1 package refrigerated tortellini (tri-color for the fun)
1 cup parmesan cheese + extra for garnish
Seasonings to taste:
Italian seasoning + extra basil/oregano/thyme (fresh would be the bomb)
- Saute garlic and onion in oil until translucent.
- Add the next four ingredients and all of the herbs and simmer for 10 minutes.
- Bring to a boil. Add chicken, zucchini, and tortellini.
- Cook under zucchini and tortellini are tender. Stir in parmesan. Serve.
Claire sent me this recipe several weeks ago, but in all of the Christmas hullabaloo, I forgot to post it. Now, as I sit at work doing very little of it, I figured I’d give this a post.
Usually when people send me recipes, I clean up the spelling errors and the stream-of-consciousness typing. But I’m not going to do that here because I love how weird this ingredient list came out. Apparently Peg was insisting Claire type this up and send it to me, and Claire was not all that committed to the undertaking. The sentence “drain a can of corn and drain” speaks for itself.
2 lbs ground beef
1 large can whole peeled tomatoes
1 large can tomato sauce
chop yellow onion
chop 3 celery stalks
chop 4/5 carrots
drain a can of corn and drain
cut up 2 large potatos
chop 2 zuchinis
water til soupy
1 tbs italian seasoning
salt and pepper
1 packet dry ranch dressing
- Brown ground beef and drain.
- Drain and cut up the tomatoes. (“For some reason this is different than diced tomotoes in peg’s head.”)
- Add tomatoes and rest of ingredients.
- Cook 1.5-2 hrs.
- Serve with Jalapeno Corn Bread.
“Always better next day.”
Well in case you haven’t heard, Carol is famous. That’s right, young Carol was featured in the Times Free Press a few week’s ago for offering her soup expertise, and clearly we could not be more proud.
This is a recipe Carol adapted from Epicurious.com, and I can personally attest it is delish.
The really fun part here is the jalapeno parsley puree. It’s bright (in taste and in the bowl) and it gives the creamy corn chowder a wonderful kick.
This would be a perfect dish for a day like today in which everyone is feeling gray, wet and pretty darn depressed that the long Thanksgiving weekend is over.
Except me. Because I’m about to go see Twilight. By myself. And no, I could not be happier, so don’t you cry for me, Nummy! Now get your soup on.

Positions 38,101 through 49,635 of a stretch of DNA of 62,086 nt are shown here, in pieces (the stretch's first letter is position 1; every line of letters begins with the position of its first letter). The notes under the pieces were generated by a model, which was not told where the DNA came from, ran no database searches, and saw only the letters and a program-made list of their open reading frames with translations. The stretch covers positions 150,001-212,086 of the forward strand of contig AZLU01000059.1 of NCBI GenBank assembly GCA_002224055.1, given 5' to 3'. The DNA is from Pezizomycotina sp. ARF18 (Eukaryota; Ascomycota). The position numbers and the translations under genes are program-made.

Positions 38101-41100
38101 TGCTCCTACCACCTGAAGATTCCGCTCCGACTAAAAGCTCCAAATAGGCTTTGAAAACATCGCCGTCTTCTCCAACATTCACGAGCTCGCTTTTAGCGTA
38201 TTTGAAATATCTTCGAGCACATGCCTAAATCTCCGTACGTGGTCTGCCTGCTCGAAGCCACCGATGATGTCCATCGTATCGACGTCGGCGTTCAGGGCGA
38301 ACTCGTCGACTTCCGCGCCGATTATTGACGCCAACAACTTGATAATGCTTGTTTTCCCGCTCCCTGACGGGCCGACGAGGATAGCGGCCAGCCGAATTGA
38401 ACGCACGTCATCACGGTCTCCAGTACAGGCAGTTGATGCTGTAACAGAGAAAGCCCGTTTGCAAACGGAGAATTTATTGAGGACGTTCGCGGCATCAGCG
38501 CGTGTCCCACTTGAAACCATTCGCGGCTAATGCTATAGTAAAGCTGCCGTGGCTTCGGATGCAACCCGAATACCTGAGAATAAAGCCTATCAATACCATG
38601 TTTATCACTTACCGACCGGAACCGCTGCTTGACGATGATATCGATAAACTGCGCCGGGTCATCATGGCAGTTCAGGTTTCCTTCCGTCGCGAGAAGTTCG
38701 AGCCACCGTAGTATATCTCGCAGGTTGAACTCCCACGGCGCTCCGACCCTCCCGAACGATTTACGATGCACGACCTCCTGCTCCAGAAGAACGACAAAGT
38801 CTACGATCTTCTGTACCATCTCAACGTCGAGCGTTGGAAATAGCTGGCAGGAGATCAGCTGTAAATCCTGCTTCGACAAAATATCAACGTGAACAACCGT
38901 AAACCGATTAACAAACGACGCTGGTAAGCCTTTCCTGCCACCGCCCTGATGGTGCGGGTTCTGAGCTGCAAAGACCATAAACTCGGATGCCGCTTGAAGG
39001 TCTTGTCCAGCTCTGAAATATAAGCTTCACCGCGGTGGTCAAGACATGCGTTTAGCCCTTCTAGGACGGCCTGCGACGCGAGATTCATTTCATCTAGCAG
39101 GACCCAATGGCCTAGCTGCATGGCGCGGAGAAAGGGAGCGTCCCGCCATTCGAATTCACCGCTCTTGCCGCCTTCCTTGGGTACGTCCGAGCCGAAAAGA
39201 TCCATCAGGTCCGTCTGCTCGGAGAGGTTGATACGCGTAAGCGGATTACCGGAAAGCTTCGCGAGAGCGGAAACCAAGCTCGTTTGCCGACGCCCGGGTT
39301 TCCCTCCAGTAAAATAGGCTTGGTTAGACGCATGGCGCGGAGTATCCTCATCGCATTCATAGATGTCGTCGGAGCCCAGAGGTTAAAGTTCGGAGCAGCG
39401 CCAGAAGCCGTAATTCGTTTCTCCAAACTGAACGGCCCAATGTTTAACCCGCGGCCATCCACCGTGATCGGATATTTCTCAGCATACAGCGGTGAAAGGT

5 fresh jalapeño chilies
1⁄4 cup olive oil
11⁄2 tbsp fresh lime juice
1 tbsp water
1-2 garlic cloves, minced (depending on how much you like garlic)
1 cup packed fresh parsley leaves
Salt, to taste
1 onion, chopped fine
2 ribs of celery, chopped fine
2 tbsp vegetable oil
2 cups chicken broth
21⁄2 cups water
11⁄2 lbs boiling potatoes, peeled and cut into 3⁄8-inch cubes
4 cups fresh corn kernels including the pulp scraped from the cobs (organic frozen mixture of white and yellow corn works just as well)
2 tsp fresh thyme leaves, minced (very important; adds a great finishing touch to the soup)
- For the puree:
- Broil the jalapeños on the rack of a broiler pan under a preheated broiler about 2 inches from the heat, turning them about every 7 minutes, for 20-30 minutes or until the skins are blistered and charred.
- Transfer the jalapeños to a zipper-lock bag and let them stand, covered tightly, until they are cool enough to handle.
- Peel the jalapeños, cut off the tops and discard all but 1 teaspoon of the seeds.
- In a blender, puree the jalapeños and reserved seeds with olive oil, lime juice, water, garlic, parsley and salt. The puree may be made 3 days in advance and kept covered and chilled.
- For the chowder:
- Cook onion and celery in vegetable oil over moderate heat, stirring, until the celery is softened.
- Add broth, water and potatoes; simmer for 10 minutes. Stir in corn and thyme; simmer for 5 minutes or until the potatoes are tender.
- To thicken, purée in blender 2 or more cups of the chowder, depending on the consistency you prefer your soups, and return to pot.
- Serve the chowder with a small dollop of the jalapeño and parsley puree swirled into it. Add salt and pepper to taste as well. For added crunch, sprinkle with tortilla chips.
Filed under Soups, Veggies